Friday, August 12, 2005


There are arguments from both liberals and conservatives for Supreme Court nominees to be more forthcoming in confirmation hearings.

The Robert Bork and Clarence Thomas confirmation hearings are infamous for discussions of "back alley abortions" "segregated lunch counters" (Sen. Kennedy's assertion of Robert Bork's America) and a "high tech lynching" (Clarence Thomas's version of the process itself). Other confirmation hearings, while less combative, have since been shadowed by those searing events. Today, political parties of both sides strive for competitive advantage when it comes to grilling or protecting nominees. Senator Joseph Biden told Ruth Bader Ginsburg that she did not have to answer questions that she didn't want to answer. Biden told the Judiciary Committee...

"the public is best served by questions that initiate a dialog with the nominee, not about how she will decide any specific case that may come before her, but about the spirit and the method she will bring to the task of judging. There is a real difference"

Republicans are now urging the present-day Judiciary Committee to follow the Biden Principle and are urging restraint from their colleagues on the other side of the aisle. But there is an interesting discussion going on, in both left-wing and right-wing circles, that now centers on whether a judicial nominee's reluctance to talk at all is warranted.

EJ Dionne of the Washington Post wrote in Friday's edition in an op-ed piece entitled, Stop the Roberts bombing.

Fellow liberals, face it: The advertisement created by NARAL, the abortion rights group that opposes John Roberts's nomination to the Supreme Court, is outrageous. It ties Roberts to people who bombed abortion clinics. If this isn't guilt by association, I don't know what is.
Precisely because he has such a thin record of public writings, Roberts himself has an obligation to be forthcoming in answering questions about his views, especially on cases that have already been decided. The debate over Roberts should be civil. But you cannot have a civil debate on "the issues" if Roberts' supporters insist that "the issues" cannot be discussed and that he is perfectly free to decline any exploration of his outlook on important matters that will face him as a justice.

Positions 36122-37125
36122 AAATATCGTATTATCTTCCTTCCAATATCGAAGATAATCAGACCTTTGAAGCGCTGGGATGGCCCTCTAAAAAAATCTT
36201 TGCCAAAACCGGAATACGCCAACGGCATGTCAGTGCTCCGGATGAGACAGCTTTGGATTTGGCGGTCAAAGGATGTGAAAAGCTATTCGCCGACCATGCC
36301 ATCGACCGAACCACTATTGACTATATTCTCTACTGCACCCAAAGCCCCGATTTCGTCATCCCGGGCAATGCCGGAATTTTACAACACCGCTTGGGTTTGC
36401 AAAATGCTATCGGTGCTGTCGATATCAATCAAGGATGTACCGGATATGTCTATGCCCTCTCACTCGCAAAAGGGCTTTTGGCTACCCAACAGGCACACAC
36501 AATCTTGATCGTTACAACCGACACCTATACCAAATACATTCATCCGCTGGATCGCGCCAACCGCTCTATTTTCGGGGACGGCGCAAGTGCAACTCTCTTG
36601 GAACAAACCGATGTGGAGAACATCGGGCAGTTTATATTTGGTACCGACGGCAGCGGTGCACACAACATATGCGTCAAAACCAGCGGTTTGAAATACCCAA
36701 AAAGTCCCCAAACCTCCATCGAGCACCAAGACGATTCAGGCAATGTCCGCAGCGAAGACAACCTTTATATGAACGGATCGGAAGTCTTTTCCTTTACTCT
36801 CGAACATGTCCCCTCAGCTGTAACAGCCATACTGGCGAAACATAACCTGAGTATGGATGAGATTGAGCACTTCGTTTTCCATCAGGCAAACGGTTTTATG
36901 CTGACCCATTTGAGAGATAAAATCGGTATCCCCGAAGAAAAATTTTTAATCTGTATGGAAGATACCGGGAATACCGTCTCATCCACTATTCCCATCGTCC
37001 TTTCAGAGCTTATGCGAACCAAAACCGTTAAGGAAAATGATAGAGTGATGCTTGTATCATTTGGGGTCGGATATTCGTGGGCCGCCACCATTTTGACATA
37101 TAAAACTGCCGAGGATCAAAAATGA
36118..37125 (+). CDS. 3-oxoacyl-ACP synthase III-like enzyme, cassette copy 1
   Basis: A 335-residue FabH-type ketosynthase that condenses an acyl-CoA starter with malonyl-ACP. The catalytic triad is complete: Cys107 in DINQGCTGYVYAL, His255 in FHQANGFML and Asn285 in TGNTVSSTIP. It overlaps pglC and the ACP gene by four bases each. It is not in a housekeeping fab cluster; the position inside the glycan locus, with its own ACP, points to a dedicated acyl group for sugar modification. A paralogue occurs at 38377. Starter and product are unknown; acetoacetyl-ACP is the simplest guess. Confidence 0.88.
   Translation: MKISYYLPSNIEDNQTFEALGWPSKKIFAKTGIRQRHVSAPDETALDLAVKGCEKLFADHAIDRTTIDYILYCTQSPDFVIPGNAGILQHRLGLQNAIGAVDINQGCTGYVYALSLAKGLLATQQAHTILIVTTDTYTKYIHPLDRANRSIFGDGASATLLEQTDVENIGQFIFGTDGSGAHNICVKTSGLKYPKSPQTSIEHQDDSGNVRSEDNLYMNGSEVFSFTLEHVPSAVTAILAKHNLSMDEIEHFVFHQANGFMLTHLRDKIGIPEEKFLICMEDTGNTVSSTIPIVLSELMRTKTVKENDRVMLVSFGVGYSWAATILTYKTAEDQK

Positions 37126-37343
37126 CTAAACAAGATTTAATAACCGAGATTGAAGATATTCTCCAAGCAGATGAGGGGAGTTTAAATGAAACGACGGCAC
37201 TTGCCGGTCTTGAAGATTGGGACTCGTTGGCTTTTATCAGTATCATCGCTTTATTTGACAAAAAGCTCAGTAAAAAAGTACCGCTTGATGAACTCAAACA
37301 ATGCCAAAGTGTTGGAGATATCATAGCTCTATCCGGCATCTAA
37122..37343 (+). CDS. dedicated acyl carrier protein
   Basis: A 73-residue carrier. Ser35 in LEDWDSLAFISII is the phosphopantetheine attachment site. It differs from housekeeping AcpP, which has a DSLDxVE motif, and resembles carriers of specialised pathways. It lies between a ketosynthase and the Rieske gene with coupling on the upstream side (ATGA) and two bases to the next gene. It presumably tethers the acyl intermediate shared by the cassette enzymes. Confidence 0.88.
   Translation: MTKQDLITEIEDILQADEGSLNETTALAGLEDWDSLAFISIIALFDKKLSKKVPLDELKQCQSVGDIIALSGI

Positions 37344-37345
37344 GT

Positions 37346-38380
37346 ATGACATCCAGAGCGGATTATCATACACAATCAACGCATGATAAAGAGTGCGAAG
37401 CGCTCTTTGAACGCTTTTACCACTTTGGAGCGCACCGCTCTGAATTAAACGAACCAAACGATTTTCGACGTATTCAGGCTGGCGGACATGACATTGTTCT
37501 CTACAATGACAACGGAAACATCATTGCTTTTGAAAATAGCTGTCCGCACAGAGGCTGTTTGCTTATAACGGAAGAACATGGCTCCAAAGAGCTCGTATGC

Dionne argues that "phony issues" can be cast aside if a nominee answers more pointed questions. Dionne is an admitted liberal and conservatives might point out that he is trying to paint Roberts into an ideological corner from which the judge might not escape from. But a conservative law professor is suggesting something similar to what Dionne is arguing.

Law school professor Gerard Bradley of National Review Online's "Bench Memos" says that the constitution is the supreme law of the land, senators must uphold their oath to defend the constitution and therefore, must make sure that nominee's pass sufficient muster in order to make sure they too will respect the constitution. Professor Bradley, assuming the role of a senator, writes...

I wonder just how it is that I - as a senator - would be living up to my responsibilities to the Constitution and to the people were I to say: "Mr. Nominee, you have told us nothing definite about what you think the Constitution says about secularism, abortion, same-sex marriage. At least, I do not know where you stand. Very well. I consent to your lifetime appointment to the Supreme Court. I pray you do the right thing there."

Of course, there are rules that concern how far questions can stray and how much nominees can answer because of concerns about impartiality regarding future cases that will arrive at the bench. Former Attorney General Edwin Meese wrote for the Washington Times that...

Canon 5 of the Model Code, among others, forbids judges or judicial candidates from indicating how they will rule on issues likely to come before the courts or making any statement that would create the appearance of partiality. This rule is critical to an independent judiciary. Justices must remain open-minded when an actual case comes before them. They must not even hint how they would rule.

There is now serious debate from both sides of the political spectrum that nominees are now revealing enough about their jurisprudence when it comes to how they will view and treat the constitution as federal judges. Judging from recent controversies concerning nominees to the federal bench, this debate is sure to continue unabated.

EJ Dionne, Jr.: Stop the Roberts Bombing, Washington Post

Law Professor Gerard Bradley, National Review Online's Bench Memos

Edwin Meese: The Ginsburg Rule, Washington Times


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